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Showing results for tags 'pairs'.
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Good morning everyone I saw a pairs trading webinar on the topic and found this code. I can not understand these two pieces of code, anyone is kind enough to explain % The strategy: % 1 Compute residuals over next N days res = series2 (i: i + N-1, 1) ... - (Reg1.coeff (1) + reg1.coeff (2). * Series2 (i: i + N-1, 2)); % 2 If the residuals are large and positive, then the first series % Is Likely to decline vs. the second series. Short the first % Series by a scaled number of shares and long the second series by 1% share. If the residuals are large and negative, do the % Opposite. indicated (i: i + N-1) = res / reg1.RMSE; s (i: i + N-1, 2) = (res / reg1.RMSE> spread) ... - (Res / reg1.RMSE <-spread); s (i: i + N-1, 1) = -reg1.coeff (2). * s (i: i + N-1, 2); end end Thank you very much for your cooperation ps do you know where I can find some code on the pairs trading?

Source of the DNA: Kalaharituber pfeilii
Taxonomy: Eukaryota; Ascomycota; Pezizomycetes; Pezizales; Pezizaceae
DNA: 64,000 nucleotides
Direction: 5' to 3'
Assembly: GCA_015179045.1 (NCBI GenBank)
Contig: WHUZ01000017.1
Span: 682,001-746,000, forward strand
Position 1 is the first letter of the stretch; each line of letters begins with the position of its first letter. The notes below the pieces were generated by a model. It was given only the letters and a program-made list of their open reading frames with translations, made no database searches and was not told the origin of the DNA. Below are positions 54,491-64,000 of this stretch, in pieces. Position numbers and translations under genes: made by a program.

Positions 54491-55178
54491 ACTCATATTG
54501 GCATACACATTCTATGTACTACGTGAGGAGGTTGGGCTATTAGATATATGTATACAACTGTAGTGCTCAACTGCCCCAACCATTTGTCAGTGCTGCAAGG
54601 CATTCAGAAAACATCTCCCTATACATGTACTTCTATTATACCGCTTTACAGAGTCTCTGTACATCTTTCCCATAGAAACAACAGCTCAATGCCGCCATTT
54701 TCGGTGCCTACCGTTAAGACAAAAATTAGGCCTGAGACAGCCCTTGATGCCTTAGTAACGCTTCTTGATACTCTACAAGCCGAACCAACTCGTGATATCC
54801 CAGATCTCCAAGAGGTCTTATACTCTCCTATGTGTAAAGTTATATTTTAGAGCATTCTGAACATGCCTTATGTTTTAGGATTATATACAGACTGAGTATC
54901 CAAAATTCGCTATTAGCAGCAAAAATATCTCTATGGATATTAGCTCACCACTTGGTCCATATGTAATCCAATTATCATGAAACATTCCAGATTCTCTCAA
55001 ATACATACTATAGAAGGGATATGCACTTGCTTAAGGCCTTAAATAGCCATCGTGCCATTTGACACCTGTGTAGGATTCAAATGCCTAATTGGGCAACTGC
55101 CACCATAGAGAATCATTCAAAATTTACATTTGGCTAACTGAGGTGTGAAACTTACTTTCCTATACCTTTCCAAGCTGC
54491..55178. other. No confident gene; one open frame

I trade futures pairs using a mean reversion strategy called Statistical Arbitrage (StatArb). And the processes is highly dependent upon divergences from an equilibrium that is usually caused by some market event or interruption. This energy has the effect of reverberating through through price correlations and causing a divergence, which I wait until that divergence has statistical significance and then bet on its reversion to the equilibrium. During times of low volatility, like now, with the VIX below or near 20, these divergences, let's call them bumps, are much smaller than when in higher volatile markets. The other problem is runaway markets, like the Nasdaq, which complicates matters even more, by skewing these bumps and reducing opportunity. How do you adjust your strategy to accommodate these aberrations?